Q. Why is it that only some of the guest bother to bless their hosts at the end of a Shabbat or other meal, with the extended bracha mentioned in the Gemara, and they say only a short Horachaman, mentioned in sidurim by Birchat Hamazon?
A. Shulchan Aruch (O.H. 201: 1) rules that one of the guest should be asked to lead birchas hamazon and quotes the full long blessing mentioned in the Talmud (Brochos 46: 1). Mishna Berura (ibid. 5) cites Lechem Chamudos as wondering why indeed we have changed and only recite an abbreviated version in the horachamons. Siddur Yaavetz also questions the above and strongly recommends to recite the Talmudical extended blessing, since every single word in it, carries a very profound and significant meaning. His opinion is echoed by Ze Hashulchan (201: 1) and others. It seems to be the accepted minhag of many Sephardic communities.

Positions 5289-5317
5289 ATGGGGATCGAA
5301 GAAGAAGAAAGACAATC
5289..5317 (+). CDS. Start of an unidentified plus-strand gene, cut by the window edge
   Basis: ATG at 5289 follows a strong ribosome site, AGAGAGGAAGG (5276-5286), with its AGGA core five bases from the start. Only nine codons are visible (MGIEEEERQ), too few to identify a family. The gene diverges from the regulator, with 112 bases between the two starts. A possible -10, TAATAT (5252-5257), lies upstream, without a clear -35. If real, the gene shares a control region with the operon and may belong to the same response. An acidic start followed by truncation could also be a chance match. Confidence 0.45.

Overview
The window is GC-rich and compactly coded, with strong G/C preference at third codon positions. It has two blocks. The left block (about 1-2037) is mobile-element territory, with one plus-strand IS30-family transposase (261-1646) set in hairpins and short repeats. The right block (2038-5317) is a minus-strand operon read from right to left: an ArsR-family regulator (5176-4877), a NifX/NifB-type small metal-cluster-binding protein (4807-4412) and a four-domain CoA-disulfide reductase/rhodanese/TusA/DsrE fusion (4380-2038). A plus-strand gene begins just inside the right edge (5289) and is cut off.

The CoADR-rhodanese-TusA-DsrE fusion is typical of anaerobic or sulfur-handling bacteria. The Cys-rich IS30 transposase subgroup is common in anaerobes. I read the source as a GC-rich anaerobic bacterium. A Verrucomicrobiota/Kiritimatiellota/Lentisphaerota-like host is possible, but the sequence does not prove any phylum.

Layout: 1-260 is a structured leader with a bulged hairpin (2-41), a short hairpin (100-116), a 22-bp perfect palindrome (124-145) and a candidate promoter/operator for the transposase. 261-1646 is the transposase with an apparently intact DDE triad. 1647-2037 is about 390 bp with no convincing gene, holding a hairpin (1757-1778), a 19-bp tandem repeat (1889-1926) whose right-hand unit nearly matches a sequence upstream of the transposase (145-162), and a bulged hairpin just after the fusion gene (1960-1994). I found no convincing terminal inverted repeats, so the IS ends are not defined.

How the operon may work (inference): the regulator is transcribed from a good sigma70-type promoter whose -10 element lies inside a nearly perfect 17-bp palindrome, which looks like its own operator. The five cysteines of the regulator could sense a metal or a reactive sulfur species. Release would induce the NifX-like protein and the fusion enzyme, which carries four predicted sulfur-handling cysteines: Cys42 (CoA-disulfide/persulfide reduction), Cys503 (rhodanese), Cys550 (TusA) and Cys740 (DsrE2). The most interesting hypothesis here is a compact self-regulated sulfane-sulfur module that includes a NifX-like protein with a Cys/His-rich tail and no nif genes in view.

However, Sholchan Hatahor (ibid.: 3) sponsors bedieved, the ones who rely on the short horachamon version. Aruch Hashulchan (ibid.: 3) maintains that it is different in our days, when everyone recites the blessing after the meals by his own, and don’t comply by just listening to the selected guest leading the services.
Horav Shlomo Miller’s Shlit’a opinion is that one may follow the established tradition of many generations to recite the short version only.
Rabbi A. Bartfeld as revised by Horav Shlomo Miller Shlit’a